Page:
Jung Min Choi is a South Korean artist who explores the ruthlessness of our world in his work. Born in Seoul in 1973, Jung Min graduated from the Korean University of Suwon in 1997. At the beginning of his studies in South Korea, the young artist saw himself as a sculptor. He moved to Paris in 1999, striving to become a literary researcher. In 2001, Jung Min Choi began his thesis at the Sorbonne, Paris, about stylistic persistence in art history.
He also works as a correspondent for two South Korean newspapers.
One of the first Jung Min Choi’s big projects was The Gates of Hell, sculpture made in 2011. Inspired by Auguste Rodin’s La Porte de l'Enfer that depicts a scene from The Inferno, the first section of Dante Alighieri's Divine Comedy, Jung Min Choi decided to recreate it with more contemporary characters. Made of plaster and papier mâché, and hanging up side down above a dark and threatening pool of water, Jung Min’s The Gate of Hell speaks of the current crisis and the hell it has caused for many people in society. Jung Min uses images that everyone can recognize to speak of our human condition.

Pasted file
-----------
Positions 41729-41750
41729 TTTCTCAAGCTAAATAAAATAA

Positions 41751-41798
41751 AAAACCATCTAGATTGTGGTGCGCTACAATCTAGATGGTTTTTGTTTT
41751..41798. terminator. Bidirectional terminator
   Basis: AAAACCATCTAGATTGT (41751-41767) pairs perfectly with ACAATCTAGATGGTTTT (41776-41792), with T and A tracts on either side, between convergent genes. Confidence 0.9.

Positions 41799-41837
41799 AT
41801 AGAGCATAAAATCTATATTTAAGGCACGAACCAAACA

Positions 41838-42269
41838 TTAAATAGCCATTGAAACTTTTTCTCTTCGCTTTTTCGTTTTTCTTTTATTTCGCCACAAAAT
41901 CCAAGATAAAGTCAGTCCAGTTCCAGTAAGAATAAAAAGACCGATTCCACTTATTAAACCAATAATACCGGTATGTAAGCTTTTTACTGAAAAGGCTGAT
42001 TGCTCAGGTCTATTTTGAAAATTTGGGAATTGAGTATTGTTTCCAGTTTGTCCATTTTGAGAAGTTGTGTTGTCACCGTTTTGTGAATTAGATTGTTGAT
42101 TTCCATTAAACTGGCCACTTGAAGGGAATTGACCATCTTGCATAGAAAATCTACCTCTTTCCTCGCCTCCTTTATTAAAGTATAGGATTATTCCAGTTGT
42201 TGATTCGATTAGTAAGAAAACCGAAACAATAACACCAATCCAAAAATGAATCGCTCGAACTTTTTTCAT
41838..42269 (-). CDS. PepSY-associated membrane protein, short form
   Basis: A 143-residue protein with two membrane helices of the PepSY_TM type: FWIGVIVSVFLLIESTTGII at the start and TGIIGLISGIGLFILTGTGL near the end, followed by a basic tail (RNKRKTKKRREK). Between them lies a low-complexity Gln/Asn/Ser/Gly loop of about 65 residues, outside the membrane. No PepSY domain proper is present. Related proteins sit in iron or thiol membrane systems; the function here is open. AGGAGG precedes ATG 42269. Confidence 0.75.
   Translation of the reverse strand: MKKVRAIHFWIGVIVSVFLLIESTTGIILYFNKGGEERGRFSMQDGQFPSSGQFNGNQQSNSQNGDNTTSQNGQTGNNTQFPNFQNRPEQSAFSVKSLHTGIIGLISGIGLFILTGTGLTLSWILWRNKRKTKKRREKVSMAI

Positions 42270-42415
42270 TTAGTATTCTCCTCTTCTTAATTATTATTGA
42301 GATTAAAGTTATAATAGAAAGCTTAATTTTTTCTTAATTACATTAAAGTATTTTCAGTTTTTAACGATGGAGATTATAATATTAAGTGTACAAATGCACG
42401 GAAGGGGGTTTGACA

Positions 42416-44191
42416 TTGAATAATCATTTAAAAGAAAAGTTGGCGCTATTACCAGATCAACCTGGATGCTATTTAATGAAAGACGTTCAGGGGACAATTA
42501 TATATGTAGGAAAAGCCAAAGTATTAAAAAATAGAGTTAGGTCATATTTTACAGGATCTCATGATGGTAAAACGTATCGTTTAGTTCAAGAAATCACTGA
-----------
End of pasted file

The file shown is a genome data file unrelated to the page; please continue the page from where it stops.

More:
The second important Jung Min Choi’s project, The Great Days, is a group of 365 drawings, they are like a retrospective of one year of his life presenting the artist’s vision of the current day. In The Great Days, Jung Min attempts to represent the world around him and to retransmit international events, including the war in Iraq, the victory of tennis player Federer and the face of famous traders. One blank page evokes the death of artist’s father.
In other works, Jung Min Choi transforms every anecdote into a artworks, he adds funny illustrations of events such as the wedding for all, the sale of a Picasso at Sotheby’s, and Depardieu and his new Russian passport.
Jung Min Choi lives and works in Paris, France.